• The length should be the cake diameter x Pi (3.14), adding an extra couple of inches to make up for the chocolate bulk and to ensure you have enough of the length to fully cover the cake.
  • Use untempered couverture, and quality brands of chocolate at that. Tempered chocolate will set up too fast as you are piping it and may be hard by the time you are done or even during piping.
  • The untempered chocolate should be melted slowly. Melting it too fast may make the chocolate seize.
  • The outline colors with any dark chocolate should be done first.
  • Start with darker colors in the project and work to light. That way, if you have leftover darker colors, you can mix in plain white chocolate to create the lighter colors so no waste and no having to create multiple extra shades.
  • If the chocolate isn’t flowing as smooth, add in a few flakes of Paramount crystals or cocoa butter to help loosen the chocolate to make it flow smoothly.
  • The chocolate lace wrap should be interconnected in some form when you create it so it is a continuous design and nothing falls out as you wrap it.
  • Partially set up the wrap in the fridge so it holds its shape. Too soon and the melted chocolate (untempered) may run. Too much chilling and it will be difficult to wrap.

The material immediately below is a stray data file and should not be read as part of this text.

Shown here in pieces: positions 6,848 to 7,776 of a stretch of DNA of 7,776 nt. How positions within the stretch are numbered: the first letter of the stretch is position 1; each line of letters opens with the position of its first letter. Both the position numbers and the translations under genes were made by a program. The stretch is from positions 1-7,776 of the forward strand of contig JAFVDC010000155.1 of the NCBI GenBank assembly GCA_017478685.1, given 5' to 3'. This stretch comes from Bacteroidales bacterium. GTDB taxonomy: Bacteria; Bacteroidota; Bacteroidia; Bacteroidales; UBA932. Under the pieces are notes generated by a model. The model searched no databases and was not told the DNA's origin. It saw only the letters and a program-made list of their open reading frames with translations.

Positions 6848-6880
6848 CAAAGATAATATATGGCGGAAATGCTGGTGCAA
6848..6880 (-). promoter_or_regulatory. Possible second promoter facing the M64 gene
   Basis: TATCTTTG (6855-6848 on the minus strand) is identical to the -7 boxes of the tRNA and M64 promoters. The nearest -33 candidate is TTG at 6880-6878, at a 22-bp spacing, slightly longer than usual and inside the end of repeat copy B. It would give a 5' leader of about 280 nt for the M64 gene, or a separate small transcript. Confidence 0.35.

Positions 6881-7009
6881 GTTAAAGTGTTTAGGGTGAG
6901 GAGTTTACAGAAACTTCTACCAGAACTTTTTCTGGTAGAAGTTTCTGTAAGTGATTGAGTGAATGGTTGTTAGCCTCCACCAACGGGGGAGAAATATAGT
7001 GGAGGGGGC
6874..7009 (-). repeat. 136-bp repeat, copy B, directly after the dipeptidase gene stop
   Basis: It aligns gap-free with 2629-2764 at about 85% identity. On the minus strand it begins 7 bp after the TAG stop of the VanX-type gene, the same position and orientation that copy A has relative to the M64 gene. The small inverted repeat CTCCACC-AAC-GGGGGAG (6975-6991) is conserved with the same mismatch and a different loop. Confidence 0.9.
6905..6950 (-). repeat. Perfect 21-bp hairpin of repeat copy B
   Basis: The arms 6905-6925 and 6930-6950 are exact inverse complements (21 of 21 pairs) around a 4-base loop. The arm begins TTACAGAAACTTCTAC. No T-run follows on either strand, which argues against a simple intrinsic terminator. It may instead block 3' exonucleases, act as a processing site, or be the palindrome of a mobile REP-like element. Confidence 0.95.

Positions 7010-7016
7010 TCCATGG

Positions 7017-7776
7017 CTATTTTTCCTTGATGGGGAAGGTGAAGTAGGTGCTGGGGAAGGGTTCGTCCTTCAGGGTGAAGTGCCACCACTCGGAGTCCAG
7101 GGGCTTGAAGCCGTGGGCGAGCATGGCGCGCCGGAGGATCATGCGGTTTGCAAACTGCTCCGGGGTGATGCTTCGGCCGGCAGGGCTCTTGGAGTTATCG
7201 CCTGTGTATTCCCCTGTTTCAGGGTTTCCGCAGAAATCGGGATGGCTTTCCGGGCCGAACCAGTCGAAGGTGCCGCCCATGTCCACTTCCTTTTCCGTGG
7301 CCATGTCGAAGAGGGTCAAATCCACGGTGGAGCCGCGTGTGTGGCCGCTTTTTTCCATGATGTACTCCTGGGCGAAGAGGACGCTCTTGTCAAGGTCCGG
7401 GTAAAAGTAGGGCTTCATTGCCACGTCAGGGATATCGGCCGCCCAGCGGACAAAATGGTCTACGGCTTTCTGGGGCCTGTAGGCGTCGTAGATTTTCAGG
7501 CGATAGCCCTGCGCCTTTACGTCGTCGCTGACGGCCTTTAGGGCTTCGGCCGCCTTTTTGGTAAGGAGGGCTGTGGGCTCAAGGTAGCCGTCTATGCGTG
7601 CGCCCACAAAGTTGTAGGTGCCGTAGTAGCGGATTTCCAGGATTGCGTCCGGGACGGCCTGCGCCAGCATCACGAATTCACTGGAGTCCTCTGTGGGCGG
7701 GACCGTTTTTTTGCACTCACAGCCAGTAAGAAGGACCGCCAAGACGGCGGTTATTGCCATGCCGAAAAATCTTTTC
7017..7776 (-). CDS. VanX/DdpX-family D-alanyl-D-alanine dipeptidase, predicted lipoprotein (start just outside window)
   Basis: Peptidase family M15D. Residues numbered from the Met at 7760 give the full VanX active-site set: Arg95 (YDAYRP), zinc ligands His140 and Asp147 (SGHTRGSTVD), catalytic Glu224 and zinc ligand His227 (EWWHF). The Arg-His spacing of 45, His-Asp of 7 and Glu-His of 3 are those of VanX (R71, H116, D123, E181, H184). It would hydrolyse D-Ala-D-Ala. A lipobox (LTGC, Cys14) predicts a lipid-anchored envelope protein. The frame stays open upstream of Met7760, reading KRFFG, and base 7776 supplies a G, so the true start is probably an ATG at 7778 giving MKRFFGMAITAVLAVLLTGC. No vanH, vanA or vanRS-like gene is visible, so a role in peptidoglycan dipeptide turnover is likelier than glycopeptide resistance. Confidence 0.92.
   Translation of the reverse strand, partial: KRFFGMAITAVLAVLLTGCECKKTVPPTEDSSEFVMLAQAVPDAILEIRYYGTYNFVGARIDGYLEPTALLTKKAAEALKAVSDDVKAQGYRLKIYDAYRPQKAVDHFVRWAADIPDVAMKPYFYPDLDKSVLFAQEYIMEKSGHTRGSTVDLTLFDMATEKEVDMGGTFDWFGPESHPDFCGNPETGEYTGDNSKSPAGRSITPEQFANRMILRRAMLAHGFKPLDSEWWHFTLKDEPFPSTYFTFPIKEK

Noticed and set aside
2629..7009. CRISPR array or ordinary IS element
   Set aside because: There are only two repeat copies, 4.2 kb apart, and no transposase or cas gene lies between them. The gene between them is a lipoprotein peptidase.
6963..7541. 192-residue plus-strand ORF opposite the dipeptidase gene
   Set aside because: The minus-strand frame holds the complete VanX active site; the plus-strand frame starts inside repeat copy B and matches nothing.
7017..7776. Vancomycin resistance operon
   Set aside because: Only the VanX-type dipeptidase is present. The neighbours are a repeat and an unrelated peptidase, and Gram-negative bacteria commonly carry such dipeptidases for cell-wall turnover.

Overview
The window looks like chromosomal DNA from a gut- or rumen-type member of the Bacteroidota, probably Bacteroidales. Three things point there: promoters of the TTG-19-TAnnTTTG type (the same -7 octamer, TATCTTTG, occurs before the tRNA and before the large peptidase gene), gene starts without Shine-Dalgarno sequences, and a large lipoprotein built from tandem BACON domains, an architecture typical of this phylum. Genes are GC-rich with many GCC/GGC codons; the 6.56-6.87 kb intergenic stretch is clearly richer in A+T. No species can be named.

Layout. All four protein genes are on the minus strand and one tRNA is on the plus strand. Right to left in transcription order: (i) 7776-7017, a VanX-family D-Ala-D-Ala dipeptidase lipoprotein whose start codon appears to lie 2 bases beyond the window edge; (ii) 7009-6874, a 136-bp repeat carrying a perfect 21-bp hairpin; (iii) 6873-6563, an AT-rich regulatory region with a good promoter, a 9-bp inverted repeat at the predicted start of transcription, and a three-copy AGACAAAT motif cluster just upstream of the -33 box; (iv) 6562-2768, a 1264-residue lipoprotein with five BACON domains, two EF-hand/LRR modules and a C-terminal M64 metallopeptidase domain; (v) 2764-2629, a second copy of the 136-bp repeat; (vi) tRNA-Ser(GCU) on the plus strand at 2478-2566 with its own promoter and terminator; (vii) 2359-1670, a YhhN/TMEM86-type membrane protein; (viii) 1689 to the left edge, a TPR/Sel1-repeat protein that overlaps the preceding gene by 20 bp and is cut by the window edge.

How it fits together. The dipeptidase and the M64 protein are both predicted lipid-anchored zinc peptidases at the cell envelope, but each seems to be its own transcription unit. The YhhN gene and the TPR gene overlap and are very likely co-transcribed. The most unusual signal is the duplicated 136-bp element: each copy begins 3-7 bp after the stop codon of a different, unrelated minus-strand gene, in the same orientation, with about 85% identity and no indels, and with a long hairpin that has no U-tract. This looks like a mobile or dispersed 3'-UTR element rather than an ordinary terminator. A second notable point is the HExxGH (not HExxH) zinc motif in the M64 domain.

• Then anchor the end where you want the back to be, aligning to the bottom of the cake. Press it slightly and gently to the cake to secure. If there is any overhang along the top, piping a border will help stick the lace to the cake and help prevent it from coming off.
  • Place back in the fridge until the chocolate sets up. Final setting time – as long as it takes to set up the chocolate fully and the acetate pulls off easily.
  • Carefully remove the acetate beginning with the overhang section. Score any extra chocolate pieces off with a hot knife – just to the spot where it meets to prevent any gaps.
  • Finish up with any extra accents or beads on the outside with chocolate, optional, and the cake is ready to serve.

 

How to Make a Basic Character Fondant Face

Simple fondant character face via Zoe's Fancy Cakes

Simple fondant character face via Zoe’s Fancy Cakes

Here’s a great tutorial on creating a simple fondant character face from Zoe and Zoe’s Fancy Cakes. Not only is the instruction clear and the face super cute, but her voice is perfect. I could literally listen to her all day long, I love her narrations to her videos.